Friday, 28 November 2008

What kind of G(g)od?

I just caught a bit of 'Cataclysm' there, the C4 series about the genesis of earth and life on it, interestingly presented by Tony Robinson, who last time I checked was a man who besides a talent for playing Baldrick had a religious, dare I say it Cn faith. But that's an aside. A couple of Bob's images that have stuck in my mind of late, to capture a sense of the fulfilment and 'living life in its fulness' that the Christian way offers (not wishing to sound exclusive), are of the fish made to swim in the river and the 'upswelling desire' for 'God'... I'm acutely aware of a key difference in the way I think of God and how atheist fellow passengers view God, god, yahweh,... It's to do with the size and texture of the conception we entertain. About who or what we worship. You see, I have every sympathy with the atheist's exultation of a developed morality, high regard for the power of reason etc. And I'm curious why I as a 'believer' I don't stop there but choose to have faith in 'The LORD'. As I see it, the atheist's view of God is commonly a very small one, a conception which I myself couldn't possibly hold to with any sanity or dignity. 'A cruel local storm god', 'a petty deity', these are some of the kind of phrases I've come across. Like a little statue on a mantelpiece. Who indeed wd want to be devoted to such a being? But the God I commit to, not without my own doubts and questions, is both as big and as small as can be conceived: the ground of the universe or multiverse, yet embodied in the delicacy and vulnerability of a new born babe - to offer a momentary reflection on the import of my last post's sketches in amidst the cartoon humour. So one task in 'bridging the gap' here is how to convey this view of the Godhead as awesome, beautiful, tender etc as the heart of Cn theology holds he is, rather than this contemptible tinpot deity that atheist friends hold up for ridicule.
I wish I cd go on, I wish I cd go back and answer some qs, but I have buses to book, bills to sort, recycling to take out, tidying to do... but if a discussion is sparked, all well and good, and I'll be back next time.

Monday, 24 November 2008

The Xmas Factor

Latest scripts for a set of radio thoughts to be hopefully played on a Yorkshire FM station shortly before Christmas - for a popular audience remember. We've even found a good Simon Cowell voice over...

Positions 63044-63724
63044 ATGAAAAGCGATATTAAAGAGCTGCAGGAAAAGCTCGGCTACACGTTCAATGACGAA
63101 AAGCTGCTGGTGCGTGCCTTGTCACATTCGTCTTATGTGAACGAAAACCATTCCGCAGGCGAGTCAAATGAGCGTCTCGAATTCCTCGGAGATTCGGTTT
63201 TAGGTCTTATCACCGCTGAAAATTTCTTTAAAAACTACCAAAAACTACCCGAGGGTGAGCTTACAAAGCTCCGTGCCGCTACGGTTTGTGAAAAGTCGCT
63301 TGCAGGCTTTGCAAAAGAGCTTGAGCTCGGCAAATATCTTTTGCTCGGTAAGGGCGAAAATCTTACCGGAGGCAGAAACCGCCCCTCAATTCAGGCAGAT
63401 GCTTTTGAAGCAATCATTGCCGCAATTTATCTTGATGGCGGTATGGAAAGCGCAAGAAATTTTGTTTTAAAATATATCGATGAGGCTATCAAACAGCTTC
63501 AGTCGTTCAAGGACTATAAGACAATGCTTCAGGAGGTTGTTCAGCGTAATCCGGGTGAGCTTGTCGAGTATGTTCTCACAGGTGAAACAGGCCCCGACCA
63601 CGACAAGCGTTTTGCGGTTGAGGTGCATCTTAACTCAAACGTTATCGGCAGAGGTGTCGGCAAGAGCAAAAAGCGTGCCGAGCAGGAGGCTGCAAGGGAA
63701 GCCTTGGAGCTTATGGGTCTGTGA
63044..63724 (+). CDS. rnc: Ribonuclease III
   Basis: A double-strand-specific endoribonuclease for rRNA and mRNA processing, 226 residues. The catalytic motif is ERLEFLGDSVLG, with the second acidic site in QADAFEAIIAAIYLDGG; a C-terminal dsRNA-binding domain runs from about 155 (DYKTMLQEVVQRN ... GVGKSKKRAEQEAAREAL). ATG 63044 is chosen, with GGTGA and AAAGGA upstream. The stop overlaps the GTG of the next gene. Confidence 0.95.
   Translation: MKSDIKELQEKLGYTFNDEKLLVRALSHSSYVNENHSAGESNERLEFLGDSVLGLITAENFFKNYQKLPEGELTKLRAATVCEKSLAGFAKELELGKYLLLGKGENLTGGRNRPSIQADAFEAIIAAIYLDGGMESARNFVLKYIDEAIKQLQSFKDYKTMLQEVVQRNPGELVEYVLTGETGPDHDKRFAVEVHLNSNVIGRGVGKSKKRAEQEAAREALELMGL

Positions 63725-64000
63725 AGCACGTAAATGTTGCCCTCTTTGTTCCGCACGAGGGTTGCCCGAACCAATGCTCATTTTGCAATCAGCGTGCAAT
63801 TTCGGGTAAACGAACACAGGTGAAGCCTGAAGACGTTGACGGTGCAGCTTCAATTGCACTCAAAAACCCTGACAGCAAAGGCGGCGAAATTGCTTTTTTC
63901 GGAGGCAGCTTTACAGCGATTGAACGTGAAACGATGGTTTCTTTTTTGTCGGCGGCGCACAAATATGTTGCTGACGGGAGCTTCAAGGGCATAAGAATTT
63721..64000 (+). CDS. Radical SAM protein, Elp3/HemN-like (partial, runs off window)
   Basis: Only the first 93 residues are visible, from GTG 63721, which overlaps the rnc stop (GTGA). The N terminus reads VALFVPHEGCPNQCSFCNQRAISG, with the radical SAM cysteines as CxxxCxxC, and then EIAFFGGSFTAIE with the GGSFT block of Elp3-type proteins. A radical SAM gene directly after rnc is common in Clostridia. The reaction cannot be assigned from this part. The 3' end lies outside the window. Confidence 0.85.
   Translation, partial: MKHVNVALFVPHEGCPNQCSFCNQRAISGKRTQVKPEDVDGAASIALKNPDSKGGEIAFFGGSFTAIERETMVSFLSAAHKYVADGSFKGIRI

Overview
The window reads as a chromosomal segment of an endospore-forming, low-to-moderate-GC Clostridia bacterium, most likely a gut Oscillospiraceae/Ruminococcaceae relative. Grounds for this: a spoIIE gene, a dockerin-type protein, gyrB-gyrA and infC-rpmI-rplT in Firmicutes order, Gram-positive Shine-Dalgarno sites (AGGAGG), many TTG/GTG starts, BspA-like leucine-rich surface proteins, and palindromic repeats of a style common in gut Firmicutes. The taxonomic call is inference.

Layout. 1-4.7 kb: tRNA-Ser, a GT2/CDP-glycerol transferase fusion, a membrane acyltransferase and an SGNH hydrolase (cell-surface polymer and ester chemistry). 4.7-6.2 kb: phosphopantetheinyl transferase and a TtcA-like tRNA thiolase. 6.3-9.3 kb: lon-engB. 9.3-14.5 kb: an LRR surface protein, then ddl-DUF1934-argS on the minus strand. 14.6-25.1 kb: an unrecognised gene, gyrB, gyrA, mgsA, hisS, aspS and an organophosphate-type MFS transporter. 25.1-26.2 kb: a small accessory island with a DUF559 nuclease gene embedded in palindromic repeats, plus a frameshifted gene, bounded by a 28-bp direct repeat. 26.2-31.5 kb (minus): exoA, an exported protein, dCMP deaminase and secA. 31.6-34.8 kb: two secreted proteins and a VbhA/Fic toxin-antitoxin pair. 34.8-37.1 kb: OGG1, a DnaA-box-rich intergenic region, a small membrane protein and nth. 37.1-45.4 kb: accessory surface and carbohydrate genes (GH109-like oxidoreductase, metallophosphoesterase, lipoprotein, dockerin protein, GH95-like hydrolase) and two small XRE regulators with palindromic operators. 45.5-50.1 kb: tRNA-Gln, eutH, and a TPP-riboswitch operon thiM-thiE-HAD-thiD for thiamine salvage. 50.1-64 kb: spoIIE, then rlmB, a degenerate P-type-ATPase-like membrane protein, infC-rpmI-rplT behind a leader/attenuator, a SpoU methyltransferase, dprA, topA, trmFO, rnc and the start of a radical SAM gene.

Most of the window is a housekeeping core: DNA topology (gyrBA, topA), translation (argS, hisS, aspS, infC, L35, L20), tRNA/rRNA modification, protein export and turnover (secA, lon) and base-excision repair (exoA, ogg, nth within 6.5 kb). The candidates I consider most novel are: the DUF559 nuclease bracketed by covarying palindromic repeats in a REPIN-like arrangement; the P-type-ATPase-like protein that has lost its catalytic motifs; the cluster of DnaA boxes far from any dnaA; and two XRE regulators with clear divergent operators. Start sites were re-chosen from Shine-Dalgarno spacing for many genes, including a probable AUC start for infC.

Dermot O’Leary (DO): Welcome to The Xmas Factor, where this week we're in Bethlehem.

SC: Whoa, whoa, hang on. Guys, what are you WEARING? Dressing gowns, tea towels on your heads? It's just RIDICULOUS. I mean CRAZY bad.

Shepherd: But we’re shepherds.

SC: So what on earth makes you think you're gonna make it here? I'm sorry guys, the image is ALL WRONG. I just don’t think you’re right for the show. You need to go away and think about what you really wanna do.

S: We wanna find the baby Jesus.

SC: Good luck to you guys. (to judges) What is it about Bethlehem just now that’s attracting all the nutters?

FX: sheep baa sound

Dermot O’Leary (DO): Welcome back to The Xmas Factor, where this week we're in Bethlehem.

SC: Guys, I thought those shepherds were bad, but what's going on HERE? Turbans, camels, it's just SO over the top. You're like something out of the Arabian Nights.

LW: He’s just jealous guys, don’t listen to him.

SC: (sarcastic) Thank you Louis. Anyway I hear there’s a rising star among you. What do you call yourselves?

3 KINGS (who are girls): The Three Kings

SC: Three kings? Right, er, guys. Ok, let’s see what you’ve got.

KING 1: Gold.
KING 2: Frankincense,
KING 3: Myrrh.

SC: Hold on, hold on. Gold, frankincense and myrrh? Guys, girls, whatever you are, it's a singing competition. That's SING, not BLING.

(aside to judges) What is it about Bethlehem just now that’s attracting all these weird people?

FX camel sound?

Dermot O’Leary (DO): Welcome back to The Xmas Factor, where this week we're in Bethlehem. It’s been a disappointing day, and the mood among the punters is gloomy. One couple feeling the strain more than most is hubbie and wife team Mary and Joseph. All her life Mary’s harboured a dream, and she really believes this could be her moment. It hasn't been easy though, and with rumours of an angelic visitation, a baby on the way and no clear indication who the dad is, she's had her fair share of stick - not to mention a few doors slammed in her face. But Jo's stuck by her, and with so much at stake we're all hoping and praying they can produce something really special tonight.

SC: The thing about this show is, we really have NO IDEA who's gonna step through those doors next.

Dermot O’Leary (DO): Welcome back to The Xmas Factor, where this week we're in Bethlehem.